Date: March 12, 2005
Byline: Kerry Wills
American Crossword Puzzle Torunament kicks off in Stamford
STAMFORD What's tougher than solving a crossword puzzle in less than an hour? Creating one.
That's what Mike Shenk tried to do last night at the kickoff of the American Crossword Puzzle Tournament.
"Actually, I probably took most of the hour," Shenk said. His challenge was to finish the puzzle and print it out for contestants within the hour.
"Almost!" he told the pack that filled up the Stamford Marriott hotel's ballroom. He left to start the job at 8:22 p.m. and returned at about 9:40 p.m. with puzzle copies still warm in his hands.
The fastest contestants managed to scratch up the puzzle's solution in well under 10 minutes.
Shenk, crossword editor for the Wall Street Journal, took a theme generated by contestants, "Garden Variety," to create a classically designed puzzle 15 squares by 15 squares.
Contestants also came up with the grid's longest words, four vegetable-based word-plays on celebrity names: Gene Shallot, Okra Winfrey, Beet Sampras and Pauline Kale.
The American Crossword Puzzle Tournament is the world's oldest and largest crossword competition. New York Times crossword editor Will Shortz founded and directs the event, which is in its 28th year. Shortz announced that 429 contestants pre-registered, with more expected to register this morning.
Actual competition begins this morning, with all contestants competing for a slew of cash prizes in more than 20 categories. Contestants will solve eight puzzles designed specifically for the event. Scores will be based on accuracy and speed. The overall winner will take home $4,000.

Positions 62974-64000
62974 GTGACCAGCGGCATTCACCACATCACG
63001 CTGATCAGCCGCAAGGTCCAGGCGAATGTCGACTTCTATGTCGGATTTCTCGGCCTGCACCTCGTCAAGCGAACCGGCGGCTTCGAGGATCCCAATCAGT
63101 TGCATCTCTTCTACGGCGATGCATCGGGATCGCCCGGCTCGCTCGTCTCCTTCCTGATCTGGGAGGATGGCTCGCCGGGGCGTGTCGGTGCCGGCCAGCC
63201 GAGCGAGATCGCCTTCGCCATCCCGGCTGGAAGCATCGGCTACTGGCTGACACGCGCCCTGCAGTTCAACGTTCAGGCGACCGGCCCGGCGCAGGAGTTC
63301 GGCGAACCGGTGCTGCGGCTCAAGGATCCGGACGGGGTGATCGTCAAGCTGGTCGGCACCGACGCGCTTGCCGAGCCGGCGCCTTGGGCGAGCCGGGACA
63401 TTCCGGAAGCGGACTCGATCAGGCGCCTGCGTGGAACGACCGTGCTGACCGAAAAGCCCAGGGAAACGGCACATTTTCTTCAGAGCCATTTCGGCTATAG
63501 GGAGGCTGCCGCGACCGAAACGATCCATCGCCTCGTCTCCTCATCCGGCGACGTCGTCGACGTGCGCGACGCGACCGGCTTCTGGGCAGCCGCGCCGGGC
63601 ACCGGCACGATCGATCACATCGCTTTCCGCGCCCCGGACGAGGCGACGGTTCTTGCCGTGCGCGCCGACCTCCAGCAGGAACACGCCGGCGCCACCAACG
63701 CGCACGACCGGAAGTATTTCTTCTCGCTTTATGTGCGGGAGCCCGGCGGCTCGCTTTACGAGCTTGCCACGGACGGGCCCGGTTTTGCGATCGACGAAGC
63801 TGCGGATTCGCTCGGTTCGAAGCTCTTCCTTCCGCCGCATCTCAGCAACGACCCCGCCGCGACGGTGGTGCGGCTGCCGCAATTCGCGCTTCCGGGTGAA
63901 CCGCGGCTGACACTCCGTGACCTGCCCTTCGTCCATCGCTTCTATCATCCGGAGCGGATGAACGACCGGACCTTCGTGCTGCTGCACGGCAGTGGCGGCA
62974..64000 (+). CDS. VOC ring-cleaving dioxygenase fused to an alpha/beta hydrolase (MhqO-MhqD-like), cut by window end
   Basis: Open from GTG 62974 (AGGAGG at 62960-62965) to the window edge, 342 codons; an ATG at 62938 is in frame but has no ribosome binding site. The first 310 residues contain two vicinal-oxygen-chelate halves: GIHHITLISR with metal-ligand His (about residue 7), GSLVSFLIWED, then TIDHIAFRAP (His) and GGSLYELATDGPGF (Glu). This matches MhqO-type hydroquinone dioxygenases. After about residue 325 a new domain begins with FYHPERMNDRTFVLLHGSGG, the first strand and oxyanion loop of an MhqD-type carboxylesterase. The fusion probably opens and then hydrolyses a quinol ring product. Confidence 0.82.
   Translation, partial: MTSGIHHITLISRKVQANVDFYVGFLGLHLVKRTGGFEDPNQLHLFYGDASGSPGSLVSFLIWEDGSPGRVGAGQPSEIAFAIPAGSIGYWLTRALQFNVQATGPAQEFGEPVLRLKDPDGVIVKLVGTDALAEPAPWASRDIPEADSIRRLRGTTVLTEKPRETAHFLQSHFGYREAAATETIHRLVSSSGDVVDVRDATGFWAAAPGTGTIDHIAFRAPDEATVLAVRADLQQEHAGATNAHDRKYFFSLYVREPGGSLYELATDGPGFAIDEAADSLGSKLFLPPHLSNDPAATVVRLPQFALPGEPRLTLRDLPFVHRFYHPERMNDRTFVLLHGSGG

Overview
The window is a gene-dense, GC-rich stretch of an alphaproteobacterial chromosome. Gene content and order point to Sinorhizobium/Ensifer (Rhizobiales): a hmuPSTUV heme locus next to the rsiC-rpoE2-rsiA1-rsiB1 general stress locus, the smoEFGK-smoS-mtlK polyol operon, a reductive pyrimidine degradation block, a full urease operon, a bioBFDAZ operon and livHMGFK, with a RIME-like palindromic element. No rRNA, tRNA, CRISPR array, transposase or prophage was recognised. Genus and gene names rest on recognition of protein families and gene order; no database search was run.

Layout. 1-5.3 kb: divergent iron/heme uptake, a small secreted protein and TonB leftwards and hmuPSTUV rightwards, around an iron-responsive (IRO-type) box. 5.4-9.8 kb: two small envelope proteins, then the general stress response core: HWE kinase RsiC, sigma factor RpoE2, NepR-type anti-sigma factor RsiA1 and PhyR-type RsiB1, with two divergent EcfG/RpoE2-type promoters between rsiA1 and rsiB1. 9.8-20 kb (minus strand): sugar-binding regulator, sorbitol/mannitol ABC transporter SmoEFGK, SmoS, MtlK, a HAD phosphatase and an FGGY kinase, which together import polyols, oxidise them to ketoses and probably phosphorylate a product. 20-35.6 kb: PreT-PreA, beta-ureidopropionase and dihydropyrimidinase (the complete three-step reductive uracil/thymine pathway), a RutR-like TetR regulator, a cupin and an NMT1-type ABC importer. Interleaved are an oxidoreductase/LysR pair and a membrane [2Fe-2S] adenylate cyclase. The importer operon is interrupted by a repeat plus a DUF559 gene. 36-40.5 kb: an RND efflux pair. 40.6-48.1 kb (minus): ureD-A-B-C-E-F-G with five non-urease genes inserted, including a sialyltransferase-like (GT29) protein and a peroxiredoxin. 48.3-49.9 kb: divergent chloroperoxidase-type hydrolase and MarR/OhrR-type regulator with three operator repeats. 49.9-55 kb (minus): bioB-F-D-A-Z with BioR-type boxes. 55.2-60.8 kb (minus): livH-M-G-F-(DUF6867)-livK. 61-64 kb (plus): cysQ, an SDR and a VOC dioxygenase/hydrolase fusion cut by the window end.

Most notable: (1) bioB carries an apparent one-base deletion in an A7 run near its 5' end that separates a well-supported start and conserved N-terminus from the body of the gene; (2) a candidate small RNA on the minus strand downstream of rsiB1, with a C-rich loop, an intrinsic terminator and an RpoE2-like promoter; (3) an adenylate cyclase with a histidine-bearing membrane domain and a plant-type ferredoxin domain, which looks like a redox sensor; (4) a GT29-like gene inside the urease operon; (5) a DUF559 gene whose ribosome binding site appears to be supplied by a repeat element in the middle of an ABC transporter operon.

Constructing puzzles appears to be a natural interest among puzzle solvers. Several contestants are constructors themselves.
David Murchie, 36, of Norwalk started making puzzles two years ago. Since then, Murchie has sold puzzles to USA Today, Los Angeles Times and The New York Times.
"I tried to do a puzzle on graph paper," Murchie said of his early efforts. He began constructing in earnest when he learned that most puzzle designs are generated with computer software.
Contestant Gail MacLean, 60, also of Norwalk, sold a puzzle to The Times as well.
Many contestants have been coming to Stamford for the tournament for years. Bill Cash, 57, accompanied his mother, Mary, of Stamford, to the 1978 debut of the contest. His late mother competed in 19 tournaments and won a loyalty award at the 20th event.
"I was the only one of six children who picked it up and liked crosswords," said Bill Cash, who was raised in Stamford and later moved to Branford.
This was the first tournament for Betsy Crowley of Darien, though she's been solving puzzles religiously for three decades.
"I've been a fanatic about The New York Times crossword puzzle for 30 years in pen," said Crowley, 58. "Not because I'm a genius, but because I don't like the feel of pencil on newspaper."
Her goal this weekend is humble, despite her lengthy preparation. She'll "try not to embarrass myself. This stuff's hard," Crowley said.
She's excited, nonetheless. "I knew I was going to meet lots of interesting people," she said. "People who are fanatics about anything are always interesting."